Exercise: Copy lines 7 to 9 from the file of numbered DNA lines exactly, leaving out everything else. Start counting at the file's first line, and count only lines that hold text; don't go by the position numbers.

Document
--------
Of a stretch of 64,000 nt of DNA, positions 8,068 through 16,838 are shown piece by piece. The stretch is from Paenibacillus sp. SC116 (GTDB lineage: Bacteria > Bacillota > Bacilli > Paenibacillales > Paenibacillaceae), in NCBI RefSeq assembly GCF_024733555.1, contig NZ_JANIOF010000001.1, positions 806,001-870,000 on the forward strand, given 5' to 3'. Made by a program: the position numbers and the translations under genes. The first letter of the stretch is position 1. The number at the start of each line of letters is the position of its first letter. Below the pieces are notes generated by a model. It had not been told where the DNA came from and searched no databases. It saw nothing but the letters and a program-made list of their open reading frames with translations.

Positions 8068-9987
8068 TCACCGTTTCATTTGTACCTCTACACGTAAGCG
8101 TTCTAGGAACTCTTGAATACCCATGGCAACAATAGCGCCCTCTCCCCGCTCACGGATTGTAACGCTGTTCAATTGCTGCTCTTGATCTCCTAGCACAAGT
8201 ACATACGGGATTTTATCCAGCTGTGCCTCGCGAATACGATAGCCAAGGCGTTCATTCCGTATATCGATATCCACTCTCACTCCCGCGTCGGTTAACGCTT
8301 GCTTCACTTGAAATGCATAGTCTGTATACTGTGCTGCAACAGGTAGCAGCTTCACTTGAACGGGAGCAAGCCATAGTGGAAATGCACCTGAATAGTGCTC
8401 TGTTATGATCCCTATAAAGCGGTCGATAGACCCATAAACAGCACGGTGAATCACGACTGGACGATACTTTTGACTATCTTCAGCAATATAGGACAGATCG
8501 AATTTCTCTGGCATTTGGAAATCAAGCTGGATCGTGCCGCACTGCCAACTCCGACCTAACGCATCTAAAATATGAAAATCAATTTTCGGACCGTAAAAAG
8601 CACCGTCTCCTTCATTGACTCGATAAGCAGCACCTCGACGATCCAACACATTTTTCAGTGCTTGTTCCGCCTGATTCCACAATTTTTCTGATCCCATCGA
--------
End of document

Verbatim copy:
8401 TGTTATGATCCCTATAAAGCGGTCGATAGACCCATAAACAGCACGGTGAATCACGACTGGACGATACTTTTGACTATCTTCAGCAATATAGGACAGATCG
8501 AATTTCTCTGGCATTTGGAAATCAAGCTGGATCGTGCCGCACTGCCAACTCCGACCTAACGCATCTAAAATATGAAAATCAATTTTCGGACCGTAAAAAG
8601 CACCGTCTCCTTCATTGACTCGATAAGCAGCACCTCGACGATCCAACACATTTTTCAGTGCTTGTTCCGCCTGATTCCACAATTTTTCTGATCCCATCGA